If you only have 48 hours to explore and play in the ancient city of Porto, you can either be the sensible traveller and fill in your days at your own pace, or roar around this fascinating city in a blur, hanging out in the nightclubs that stay open until 6am. Then you can go straight to breakfast for coffee and natas (those iconic mouth-watering warm tarts that literally ooze custard into your salivating mouth).
A coastal city in the northwest of Portugal, its ancient heart is a UNESCO World Heritage site. The second-largest city in Portugal, it has been occupied by the Romans, invaded by the King of the Visigoths and subsequently fell under a Moorish Muslim invasion in 716. From medieval walls, narrow cobblestoned streets of shoulder-to-shoulder dwellings and washing blowing in the breeze from decorative and rustic wrought-iron balconies, Porto is a living history book of Baroque and Romanesque churches, old merchant houses and eclectic cafes.
Spend the first 24 hours in exploration mode checking out the city by jumping onto the “hop-on-hop-off ” tourist bus and taking photographs ad nauseam. Always a great way to get a feel for a city, if somewhere takes your fancy, you can just get off the bus to explore on foot and get the next one running through.
Photo by Dominik Kuhn on Unsplash
At the trendy enclave of Foz do Douro you can have a peek at the Foz do Douro Lighthouse, as this is where the wide Douro River meets the ocean. Strutting your stuff along the seafront promenade, you will come across numerous restaurants where you can savour not just the food on offer, but the view as well. The Soares dos Reis National Museum is worth poking your nose into for its outstanding collection of religious art that was confiscated from Portuguese convents and for exhibitions by famous Portuguese painters and sculptors such as Domingos Sequeira and Silva Porto.
For those in need of a bit of heavenly intervention, Porto Cathedral’s harsh facade retains many of its 12th-century aspects, plus showcases the Baroque redesign it underwent in the 17th Century. The ardent fans of “Harry Potter” all rush to the “Livraria Lello” that is one of the oldest bookstores in Portugal that will have you spellbound with its wooden staircase and stained glass skylight. Apparently, J.K. Rowling hung out here when she lived in Porto.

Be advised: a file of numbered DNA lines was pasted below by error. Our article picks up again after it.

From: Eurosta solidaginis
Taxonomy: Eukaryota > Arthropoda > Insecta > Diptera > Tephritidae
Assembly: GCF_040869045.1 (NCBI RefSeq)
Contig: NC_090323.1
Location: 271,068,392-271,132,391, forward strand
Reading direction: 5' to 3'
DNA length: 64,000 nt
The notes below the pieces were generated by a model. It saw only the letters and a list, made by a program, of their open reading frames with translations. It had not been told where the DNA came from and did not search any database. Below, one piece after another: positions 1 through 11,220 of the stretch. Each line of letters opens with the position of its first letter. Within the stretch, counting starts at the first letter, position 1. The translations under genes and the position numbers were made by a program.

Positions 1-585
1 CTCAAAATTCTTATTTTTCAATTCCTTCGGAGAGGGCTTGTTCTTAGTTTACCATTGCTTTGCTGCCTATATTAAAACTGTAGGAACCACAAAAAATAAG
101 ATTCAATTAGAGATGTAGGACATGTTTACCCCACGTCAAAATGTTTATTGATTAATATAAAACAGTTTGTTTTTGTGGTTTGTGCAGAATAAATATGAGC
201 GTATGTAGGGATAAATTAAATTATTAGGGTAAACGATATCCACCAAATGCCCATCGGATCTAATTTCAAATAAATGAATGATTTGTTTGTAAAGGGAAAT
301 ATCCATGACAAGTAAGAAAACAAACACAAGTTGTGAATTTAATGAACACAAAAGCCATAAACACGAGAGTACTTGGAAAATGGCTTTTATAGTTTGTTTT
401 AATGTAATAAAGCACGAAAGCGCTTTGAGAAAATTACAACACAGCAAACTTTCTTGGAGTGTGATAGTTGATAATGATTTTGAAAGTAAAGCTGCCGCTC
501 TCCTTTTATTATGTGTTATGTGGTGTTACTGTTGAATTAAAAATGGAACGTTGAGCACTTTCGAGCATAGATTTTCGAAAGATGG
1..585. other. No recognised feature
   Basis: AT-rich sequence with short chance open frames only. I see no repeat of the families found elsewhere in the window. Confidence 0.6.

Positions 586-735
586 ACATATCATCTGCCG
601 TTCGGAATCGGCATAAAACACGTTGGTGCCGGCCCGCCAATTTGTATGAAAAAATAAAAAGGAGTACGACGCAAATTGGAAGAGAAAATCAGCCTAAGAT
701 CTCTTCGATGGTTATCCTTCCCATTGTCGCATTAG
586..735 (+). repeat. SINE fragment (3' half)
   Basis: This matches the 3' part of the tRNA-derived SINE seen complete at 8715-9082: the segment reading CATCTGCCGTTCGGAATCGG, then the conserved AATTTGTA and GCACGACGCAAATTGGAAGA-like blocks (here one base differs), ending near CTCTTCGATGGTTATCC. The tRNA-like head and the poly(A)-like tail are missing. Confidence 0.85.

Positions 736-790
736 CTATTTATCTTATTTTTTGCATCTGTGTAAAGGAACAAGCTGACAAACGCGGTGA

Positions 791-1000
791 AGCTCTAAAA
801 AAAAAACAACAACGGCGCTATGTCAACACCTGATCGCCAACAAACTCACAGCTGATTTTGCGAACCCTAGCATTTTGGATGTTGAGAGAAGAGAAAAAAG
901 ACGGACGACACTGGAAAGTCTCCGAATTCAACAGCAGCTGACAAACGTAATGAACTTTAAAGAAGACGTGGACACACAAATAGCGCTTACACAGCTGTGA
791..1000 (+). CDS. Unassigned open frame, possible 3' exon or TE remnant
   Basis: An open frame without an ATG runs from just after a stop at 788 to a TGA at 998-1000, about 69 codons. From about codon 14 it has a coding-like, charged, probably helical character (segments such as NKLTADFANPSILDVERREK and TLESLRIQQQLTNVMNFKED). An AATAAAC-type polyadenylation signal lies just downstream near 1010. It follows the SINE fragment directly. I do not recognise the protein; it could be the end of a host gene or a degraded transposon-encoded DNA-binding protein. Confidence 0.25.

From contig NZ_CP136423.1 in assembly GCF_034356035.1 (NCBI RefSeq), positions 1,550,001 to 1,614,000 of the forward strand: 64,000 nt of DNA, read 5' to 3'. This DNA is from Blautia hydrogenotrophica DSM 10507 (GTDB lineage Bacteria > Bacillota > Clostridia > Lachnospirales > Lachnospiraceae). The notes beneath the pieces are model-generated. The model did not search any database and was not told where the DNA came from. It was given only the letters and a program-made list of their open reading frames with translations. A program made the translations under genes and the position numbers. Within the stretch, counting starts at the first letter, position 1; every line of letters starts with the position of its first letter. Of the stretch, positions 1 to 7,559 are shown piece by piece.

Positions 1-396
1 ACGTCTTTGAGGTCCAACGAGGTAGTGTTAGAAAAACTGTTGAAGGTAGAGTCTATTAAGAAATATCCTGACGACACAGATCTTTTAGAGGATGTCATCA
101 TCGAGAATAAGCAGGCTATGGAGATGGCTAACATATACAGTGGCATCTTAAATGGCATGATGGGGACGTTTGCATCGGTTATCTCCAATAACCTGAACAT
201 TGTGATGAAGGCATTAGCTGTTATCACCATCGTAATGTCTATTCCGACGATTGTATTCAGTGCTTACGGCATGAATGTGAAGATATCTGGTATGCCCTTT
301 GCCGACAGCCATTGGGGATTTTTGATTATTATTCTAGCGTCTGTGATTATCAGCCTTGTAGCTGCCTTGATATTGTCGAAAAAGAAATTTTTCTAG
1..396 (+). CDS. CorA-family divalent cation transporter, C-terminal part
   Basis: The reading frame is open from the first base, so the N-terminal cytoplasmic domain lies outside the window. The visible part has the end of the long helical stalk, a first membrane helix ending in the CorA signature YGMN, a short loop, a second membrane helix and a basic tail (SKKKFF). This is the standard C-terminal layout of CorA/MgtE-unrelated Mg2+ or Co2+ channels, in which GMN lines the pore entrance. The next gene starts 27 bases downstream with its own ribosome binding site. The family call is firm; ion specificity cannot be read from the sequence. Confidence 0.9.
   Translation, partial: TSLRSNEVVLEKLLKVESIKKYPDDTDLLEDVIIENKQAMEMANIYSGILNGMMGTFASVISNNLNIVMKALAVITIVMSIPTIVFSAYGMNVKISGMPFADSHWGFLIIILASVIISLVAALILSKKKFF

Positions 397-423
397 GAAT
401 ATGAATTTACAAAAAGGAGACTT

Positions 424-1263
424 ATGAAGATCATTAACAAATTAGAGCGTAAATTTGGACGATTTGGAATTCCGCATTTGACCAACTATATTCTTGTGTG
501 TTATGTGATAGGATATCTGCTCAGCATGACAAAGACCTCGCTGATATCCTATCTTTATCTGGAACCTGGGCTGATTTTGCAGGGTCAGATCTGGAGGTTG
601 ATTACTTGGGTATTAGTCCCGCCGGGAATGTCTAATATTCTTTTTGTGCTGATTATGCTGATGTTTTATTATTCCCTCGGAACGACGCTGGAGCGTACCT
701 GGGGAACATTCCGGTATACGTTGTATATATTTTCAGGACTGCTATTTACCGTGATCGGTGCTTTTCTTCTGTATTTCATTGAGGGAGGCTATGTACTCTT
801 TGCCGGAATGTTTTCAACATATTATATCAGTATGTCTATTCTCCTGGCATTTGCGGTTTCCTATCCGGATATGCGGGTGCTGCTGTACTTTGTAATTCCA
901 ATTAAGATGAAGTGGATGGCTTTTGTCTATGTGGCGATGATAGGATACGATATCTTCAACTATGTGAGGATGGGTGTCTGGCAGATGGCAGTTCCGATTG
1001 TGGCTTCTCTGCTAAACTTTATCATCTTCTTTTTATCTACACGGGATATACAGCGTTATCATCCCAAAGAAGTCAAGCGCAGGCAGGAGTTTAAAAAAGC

Photo by Ricardo Resende on Unsplash
The second 24 hours play along the riverfront after negotiating the little streets and alleys of the Ribeira district that flow downhill to the Douro banks. You will stumble over doorways that lead to quaint cafes dishing up local cuisine for half the price you will pay along the riverfront.
Photo by Luca Dugaro on Unsplash
Walk over one of Porto’s famous bridges, such as the Luís I Bridge and get a fright when you look 45 meters down to the water below or when a train decides to blast its way past you. Take the time to snap some pictures of the pastel-hued houses lining the dock area and explore the little dark alleys hidden in behind the cafes and restaurants lining the wharf.
For those that love to be on the water, you can take a trip down the river for an hour on one of the cruises on offer, as you will have a gobsmacking view of the city soaring high into the sky from the river’s level. Or, you could merely jump onto one of the many ferries that will take you over to the south bank of the Douro to Vila Nova de Gaia where the port wine cellars will beckon you with tempting tastings.
Photo by Nick Karvounis on Unsplash
Finish off your time in Porto with a long lazy dinner at one of the many restaurants to be found in the city having soaked up Porto’s rich history and dynamic modern vibes.